The gist of it: The FCC wanted to fine FOX for “fleeting expletives” on awards shows by Cher and Nicole Richie in 2002 and 2003.  (Before 2004, the FCC banned only repeated uses of certain four letter words).  The FCC also fined ABC over one million dollars for showing seven seconds of buttocks and a glimpse of “side breast” on NYPD Blue.

The ruling: The Supreme Court ruled that the FCC’s regulations were unconstitutionally vague and not clear enough for broadcasters to be able to follow them. [4] It held that broadcasters had a right to be warned if changes were going to be made to FCC policy. [5]

Recent headlines

Superbowl profanity

CBS is currently under fire after airing profanity during the Superbowl.  Just after the Baltimore Ravens beat the San Francisco 49ers, Ravens quarterback Joe Flacco used the F-word and another player said another curse word.  The moment aired on CBS because the network hadn’t set up a time delay.  The Parents Television Council (PTC) is calling for the FCC to fine CBS.

Ironically, CBS had set up a time delay for Beyonce’s halftime performance – remember Janet? – but did not set up a time delay for the on-field coverage. (Photo by Christopher Polk/Getty Images)

Ironically, CBS had set up a time delay for Beyonce’s halftime performance – remember Janet? – but did not set up a time delay for the on-field coverage. (Photo by Christopher Polk/Getty Images)

PTC president Tim Winter said the following in a statement [6]:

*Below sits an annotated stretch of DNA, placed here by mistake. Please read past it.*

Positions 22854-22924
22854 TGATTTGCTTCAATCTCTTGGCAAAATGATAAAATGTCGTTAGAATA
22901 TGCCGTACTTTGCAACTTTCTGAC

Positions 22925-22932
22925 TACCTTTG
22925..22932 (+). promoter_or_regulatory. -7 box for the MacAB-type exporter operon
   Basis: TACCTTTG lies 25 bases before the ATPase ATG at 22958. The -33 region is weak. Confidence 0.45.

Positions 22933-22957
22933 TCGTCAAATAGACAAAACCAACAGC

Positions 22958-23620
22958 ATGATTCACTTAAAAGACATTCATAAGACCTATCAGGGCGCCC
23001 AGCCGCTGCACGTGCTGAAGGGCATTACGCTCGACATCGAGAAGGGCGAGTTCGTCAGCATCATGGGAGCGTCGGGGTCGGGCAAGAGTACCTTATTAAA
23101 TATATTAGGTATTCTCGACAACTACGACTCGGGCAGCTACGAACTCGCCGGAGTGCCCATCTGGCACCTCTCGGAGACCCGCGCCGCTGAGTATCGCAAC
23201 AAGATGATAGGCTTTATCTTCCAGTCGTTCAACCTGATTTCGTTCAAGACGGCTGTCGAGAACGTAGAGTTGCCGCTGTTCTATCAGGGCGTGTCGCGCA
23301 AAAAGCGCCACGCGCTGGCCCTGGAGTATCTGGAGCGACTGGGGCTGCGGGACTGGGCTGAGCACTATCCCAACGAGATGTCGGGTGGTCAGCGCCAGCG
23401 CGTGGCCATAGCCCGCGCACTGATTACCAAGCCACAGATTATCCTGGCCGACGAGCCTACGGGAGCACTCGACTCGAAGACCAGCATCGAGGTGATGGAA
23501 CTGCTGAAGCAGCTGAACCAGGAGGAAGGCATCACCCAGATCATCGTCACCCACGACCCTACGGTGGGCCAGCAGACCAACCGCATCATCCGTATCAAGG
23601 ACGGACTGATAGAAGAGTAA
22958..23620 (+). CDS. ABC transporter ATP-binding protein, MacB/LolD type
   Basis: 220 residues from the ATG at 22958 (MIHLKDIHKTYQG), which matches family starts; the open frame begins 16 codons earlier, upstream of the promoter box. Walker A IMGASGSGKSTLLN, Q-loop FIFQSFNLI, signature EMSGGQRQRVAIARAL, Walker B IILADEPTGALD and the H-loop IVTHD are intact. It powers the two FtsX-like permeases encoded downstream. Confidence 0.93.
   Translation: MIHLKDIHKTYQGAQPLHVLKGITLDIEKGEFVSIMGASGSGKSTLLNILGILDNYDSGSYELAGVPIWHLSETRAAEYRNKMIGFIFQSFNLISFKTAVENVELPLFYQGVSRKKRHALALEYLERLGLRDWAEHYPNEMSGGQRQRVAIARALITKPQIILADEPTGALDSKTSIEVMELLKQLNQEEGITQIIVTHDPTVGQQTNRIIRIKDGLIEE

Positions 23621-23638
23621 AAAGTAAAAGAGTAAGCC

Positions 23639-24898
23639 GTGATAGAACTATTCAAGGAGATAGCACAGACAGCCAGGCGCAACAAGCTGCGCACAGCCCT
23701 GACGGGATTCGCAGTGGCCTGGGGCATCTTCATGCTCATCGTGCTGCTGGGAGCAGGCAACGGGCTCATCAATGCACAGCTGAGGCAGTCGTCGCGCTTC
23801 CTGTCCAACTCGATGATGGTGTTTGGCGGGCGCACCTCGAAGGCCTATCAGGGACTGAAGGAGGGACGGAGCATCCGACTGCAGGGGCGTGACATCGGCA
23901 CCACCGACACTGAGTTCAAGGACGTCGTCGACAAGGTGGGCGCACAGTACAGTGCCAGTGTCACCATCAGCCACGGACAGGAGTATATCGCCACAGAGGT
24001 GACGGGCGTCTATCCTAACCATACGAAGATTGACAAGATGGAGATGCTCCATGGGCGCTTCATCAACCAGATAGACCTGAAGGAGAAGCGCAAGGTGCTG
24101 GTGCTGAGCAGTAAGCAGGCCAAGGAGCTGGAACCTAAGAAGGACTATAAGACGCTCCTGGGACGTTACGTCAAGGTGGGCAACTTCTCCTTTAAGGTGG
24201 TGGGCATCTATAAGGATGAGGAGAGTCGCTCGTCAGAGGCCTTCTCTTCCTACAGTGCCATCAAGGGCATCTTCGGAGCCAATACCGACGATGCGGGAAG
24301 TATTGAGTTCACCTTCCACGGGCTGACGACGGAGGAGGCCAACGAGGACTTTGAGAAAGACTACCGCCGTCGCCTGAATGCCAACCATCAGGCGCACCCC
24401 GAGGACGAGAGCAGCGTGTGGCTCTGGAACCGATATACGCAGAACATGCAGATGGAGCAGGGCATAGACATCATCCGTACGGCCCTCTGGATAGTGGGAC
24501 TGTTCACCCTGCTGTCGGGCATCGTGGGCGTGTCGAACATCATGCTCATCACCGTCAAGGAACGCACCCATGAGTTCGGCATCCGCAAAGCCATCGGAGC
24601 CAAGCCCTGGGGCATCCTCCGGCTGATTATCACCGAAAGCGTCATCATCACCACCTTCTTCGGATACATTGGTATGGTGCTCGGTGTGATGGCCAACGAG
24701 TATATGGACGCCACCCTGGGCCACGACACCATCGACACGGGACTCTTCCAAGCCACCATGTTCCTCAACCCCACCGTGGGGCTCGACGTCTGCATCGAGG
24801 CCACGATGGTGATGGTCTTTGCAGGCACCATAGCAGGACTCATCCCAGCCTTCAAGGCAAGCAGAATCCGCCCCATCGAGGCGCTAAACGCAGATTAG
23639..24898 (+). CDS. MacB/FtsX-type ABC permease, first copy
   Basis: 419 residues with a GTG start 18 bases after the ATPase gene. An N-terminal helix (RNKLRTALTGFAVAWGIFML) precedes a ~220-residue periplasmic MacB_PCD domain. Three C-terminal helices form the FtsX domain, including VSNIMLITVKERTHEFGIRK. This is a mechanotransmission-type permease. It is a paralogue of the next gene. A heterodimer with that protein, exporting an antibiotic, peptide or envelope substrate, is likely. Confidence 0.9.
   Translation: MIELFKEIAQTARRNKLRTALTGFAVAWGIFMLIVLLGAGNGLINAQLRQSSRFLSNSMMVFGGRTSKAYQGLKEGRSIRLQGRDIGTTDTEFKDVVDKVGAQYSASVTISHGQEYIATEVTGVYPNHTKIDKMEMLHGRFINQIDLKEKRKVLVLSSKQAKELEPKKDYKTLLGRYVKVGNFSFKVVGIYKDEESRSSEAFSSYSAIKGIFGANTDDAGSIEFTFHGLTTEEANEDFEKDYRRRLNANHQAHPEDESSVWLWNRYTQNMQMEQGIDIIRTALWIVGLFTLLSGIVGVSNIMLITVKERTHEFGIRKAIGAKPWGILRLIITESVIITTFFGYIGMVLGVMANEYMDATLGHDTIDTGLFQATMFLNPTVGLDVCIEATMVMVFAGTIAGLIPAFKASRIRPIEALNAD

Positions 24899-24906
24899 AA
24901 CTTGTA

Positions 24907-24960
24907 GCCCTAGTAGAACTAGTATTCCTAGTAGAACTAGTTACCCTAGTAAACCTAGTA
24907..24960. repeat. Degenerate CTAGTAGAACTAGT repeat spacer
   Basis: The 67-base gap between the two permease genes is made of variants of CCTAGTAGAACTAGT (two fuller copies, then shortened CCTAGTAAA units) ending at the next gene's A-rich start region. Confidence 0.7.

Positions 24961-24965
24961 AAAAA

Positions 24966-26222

“Now nine years after the infamous Janet Jackson incident, the broadcast networks continue to have ‘malfunctions’ during the most-watched television event of the year, and enough is enough.  After more than four years of inaction on broadcast decency enforcement, the FCC must step up to its legal obligation to enforce the law, or families will continue to be blindsided.”

A 2011 study by The Parents Television Council found a 69% increase in profanity on primetime television between 2005 and 2010.  [7]  Source: Parenting Starts Here

A 2011 study by The Parents Television Council found a 69% increase in profanity on primetime television between 2005 and 2010. [7] Source: Parenting Starts Here

Egregious Cases ONLY

On April 1st, the FCC announced that September 2012, it had eliminated 70% of its pending indecency complaints.  That’s over one million cases.  FCC Chairman Julius Genachowski stated that FCC officials will only focus on the “most egregious examples” of violations. [8]